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Indifference To e-mail Could Cost Trump millions: His Lack of Electronic Records
 Could Hurt Lawsuit Against Former Partner and Other Backers
 of Florida Hard Rock Casinos
By Roberto Santiago, The Miami Herald
Knight Ridder/Tribune Business News

Mar. 9, 2006 - Donald Trump may star in his own TV show, build luxury condos and license his name on everything from cologne to wristwatches. But there is at least one thing he does not do.

"Donald Trump does not personally use e-mail. He doesn't even have a computer in his office," said Robert Reardon, his Connecticut-based attorney.

"He doesn't use e-mail, and I don't use e-mail."

Apparently, Trump's failure to save several years' worth of corporate e-mails and electronic documents could jeopardize a lawsuit he filed against the financial backers of the Seminole Hard Rock Hotel & Casino in Hollywood and Tampa in late 2004.

The records could have helped prove that a business confidante of Trump, Richard Fields, told Trump at that time that they could not close a deal with the Seminoles to build the Florida casinos.

Trump claims Fields then left Trump, secured financing from The Cordish Company, based in Baltimore, and closed the deal within months.

At the core of this 'he-said-she-said' lawsuit is whether Fields cheated or merely outsmarted the self-proclaimed master of the deal.

Trump is seeking damages in the hundreds of millions of dollars from Fields and The Cordish Company.

But Reardon stressed that even if Trump had used e-mail, it wouldn't make any difference.

Trump Hotels & Casino Resorts Development Co. has a policy of storing electronic communications for no more than three years, he said.

"I doubt we will be able to find anything from 1998 to 1999," said Reardon, referring to the time frame Fields left the Trump organization -- a crucial period in proving their case.

But Reardon said that Trump Hotel & Casino Resorts already has provided several hundreds of pertinent paper documents from those years. And, he said, it will provide more.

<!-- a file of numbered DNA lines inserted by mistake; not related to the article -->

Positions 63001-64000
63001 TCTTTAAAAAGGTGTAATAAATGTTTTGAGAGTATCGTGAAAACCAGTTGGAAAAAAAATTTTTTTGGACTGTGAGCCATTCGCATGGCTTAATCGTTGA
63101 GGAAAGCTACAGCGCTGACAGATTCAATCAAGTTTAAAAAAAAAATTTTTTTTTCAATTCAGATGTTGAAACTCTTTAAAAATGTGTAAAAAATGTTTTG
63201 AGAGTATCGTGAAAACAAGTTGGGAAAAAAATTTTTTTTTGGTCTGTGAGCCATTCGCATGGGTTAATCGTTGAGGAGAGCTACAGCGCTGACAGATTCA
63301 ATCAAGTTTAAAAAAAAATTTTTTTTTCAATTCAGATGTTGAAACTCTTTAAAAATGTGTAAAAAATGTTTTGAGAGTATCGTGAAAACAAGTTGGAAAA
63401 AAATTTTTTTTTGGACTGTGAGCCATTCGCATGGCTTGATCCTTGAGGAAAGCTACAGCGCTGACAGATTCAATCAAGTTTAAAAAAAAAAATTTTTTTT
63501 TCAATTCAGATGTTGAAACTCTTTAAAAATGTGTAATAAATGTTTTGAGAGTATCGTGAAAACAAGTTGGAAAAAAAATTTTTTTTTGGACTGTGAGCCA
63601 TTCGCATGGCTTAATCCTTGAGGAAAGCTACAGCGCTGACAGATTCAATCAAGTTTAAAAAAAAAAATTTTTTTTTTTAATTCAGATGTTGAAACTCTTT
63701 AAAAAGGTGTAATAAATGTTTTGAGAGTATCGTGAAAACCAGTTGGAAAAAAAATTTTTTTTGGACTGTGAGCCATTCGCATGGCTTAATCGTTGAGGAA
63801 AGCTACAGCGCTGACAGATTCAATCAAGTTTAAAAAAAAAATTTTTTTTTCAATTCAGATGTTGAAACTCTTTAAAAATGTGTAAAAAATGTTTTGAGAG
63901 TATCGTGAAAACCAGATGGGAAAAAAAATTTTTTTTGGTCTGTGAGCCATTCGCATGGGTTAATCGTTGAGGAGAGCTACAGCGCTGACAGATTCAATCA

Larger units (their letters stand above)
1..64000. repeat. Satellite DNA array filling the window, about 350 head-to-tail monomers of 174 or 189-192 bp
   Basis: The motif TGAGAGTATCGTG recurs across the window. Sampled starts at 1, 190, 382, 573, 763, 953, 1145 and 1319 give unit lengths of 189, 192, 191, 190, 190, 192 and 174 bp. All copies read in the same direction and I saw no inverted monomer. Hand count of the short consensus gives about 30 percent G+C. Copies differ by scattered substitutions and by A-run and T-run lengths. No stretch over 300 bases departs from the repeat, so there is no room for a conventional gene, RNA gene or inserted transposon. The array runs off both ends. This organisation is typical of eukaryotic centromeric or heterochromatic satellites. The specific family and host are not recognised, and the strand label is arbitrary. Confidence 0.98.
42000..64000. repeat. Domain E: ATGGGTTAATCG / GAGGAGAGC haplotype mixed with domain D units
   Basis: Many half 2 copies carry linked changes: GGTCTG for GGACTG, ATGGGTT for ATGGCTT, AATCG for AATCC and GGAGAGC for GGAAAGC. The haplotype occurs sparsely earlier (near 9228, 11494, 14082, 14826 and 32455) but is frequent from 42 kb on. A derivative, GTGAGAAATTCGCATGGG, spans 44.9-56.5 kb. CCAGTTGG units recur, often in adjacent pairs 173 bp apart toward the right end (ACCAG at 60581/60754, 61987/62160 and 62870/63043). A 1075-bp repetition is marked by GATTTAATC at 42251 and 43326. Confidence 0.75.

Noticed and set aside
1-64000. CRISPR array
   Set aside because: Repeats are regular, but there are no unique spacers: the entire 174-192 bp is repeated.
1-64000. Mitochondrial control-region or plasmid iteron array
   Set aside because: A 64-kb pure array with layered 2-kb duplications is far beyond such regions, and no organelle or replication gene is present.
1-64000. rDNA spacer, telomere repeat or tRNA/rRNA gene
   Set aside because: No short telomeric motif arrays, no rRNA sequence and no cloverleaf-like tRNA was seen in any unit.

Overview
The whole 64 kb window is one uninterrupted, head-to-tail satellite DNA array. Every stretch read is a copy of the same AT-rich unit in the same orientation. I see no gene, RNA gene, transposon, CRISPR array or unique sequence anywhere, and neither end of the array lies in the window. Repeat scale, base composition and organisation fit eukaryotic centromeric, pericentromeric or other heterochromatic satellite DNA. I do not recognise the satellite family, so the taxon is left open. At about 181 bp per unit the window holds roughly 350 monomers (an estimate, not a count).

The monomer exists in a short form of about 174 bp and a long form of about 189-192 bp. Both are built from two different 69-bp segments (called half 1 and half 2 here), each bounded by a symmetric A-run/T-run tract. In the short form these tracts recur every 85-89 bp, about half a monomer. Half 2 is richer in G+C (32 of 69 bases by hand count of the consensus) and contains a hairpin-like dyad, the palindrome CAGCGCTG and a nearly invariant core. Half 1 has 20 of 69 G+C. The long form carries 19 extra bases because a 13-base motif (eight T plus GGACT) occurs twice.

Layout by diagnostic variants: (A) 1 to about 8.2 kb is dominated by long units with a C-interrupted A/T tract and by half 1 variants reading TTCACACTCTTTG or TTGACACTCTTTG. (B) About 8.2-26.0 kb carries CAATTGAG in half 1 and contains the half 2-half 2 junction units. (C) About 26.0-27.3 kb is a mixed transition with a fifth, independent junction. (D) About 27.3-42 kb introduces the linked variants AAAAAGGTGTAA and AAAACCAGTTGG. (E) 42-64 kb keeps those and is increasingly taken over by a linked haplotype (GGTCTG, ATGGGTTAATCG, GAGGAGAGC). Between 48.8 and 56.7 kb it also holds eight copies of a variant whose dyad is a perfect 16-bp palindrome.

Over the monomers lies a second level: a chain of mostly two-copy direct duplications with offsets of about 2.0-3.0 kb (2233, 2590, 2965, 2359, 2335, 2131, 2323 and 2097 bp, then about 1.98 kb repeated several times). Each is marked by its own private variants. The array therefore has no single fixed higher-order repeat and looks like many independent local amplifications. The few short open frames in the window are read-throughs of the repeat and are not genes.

The documents, he said, will prove that the star of TV's The Apprentice was trying to secure a deal with the Seminoles -- only to have Fields leave the company, telling him the deal couldn't be done.

"He trusted someone that was not loyal to him," said Reardon, who predicted that the case would go to trial.

"And when that happens, Donald Trump will testify," said Reardon, predicting victory.

He said former Seminole Chief James Billie, along with others, also would take the stand.

Billie, the ousted, disgruntled former leader of the Seminole Tribe, claims that Trump was cheated.

Billie said he was involved in negotiations with Trump to build the casinos until he was expelled as tribal chief in 2003.

The casinos opened to much fanfare in early 2004.

"I don't know what happened after I left, but I think Fields shafted Trump to get a better deal for himself," Billie told The Miami Herald last April, insisting that he and other Seminole leaders thought Trump was involved all along.

"We weren't being naive," Billie continued, confirming he was at the 2001 groundbreaking with Fields and The Cordish Company's Joe Weinberg, a Cordish executive also being sued by Trump.

"We thought Trump was involved, right through the end," Billie said.

Each side has demanded -- as a process of pretrial discovery -- the other turn over information pertinent to the case.

The Cordish Company's Miami attorney Larry A. Stumpf and Field's Miami attorney, Alvin Smith, both said the lawsuit is baseless and it should be dismissed.

The pair say it should be thrown out not just because Trump doesn't save old e-mails, but also because they believe Trump filed the lawsuit after the statute of limitations had run out.

Trump filed suit December 30, 2004, three years after the groundbreaking.

"They bring that up all of the time, but we filed just in time," Reardon said. "It is a hopeless cause. They should give it up."

The Seminole Hard Rock casinos became major money makers almost overnight.

The Cordish Company, which bankrolled the project with $345 million in tax- exempt bonds, saw a $120 million return a year after the 2004 grand opening.

The Seminoles, who are not part of the lawsuit, are trying to buy out The Cordish Company for an estimated $1.2 billion.

No word yet on when the next hearing will take place.


Copyright (c) 2006, The Miami Herald

Distributed by Knight Ridder/Tribune Business News. For information on republishing this content, contact us at (800) 661-2511 (U.S.), (213) 237-4914 (worldwide), fax (213) 237-6515, or e-mail

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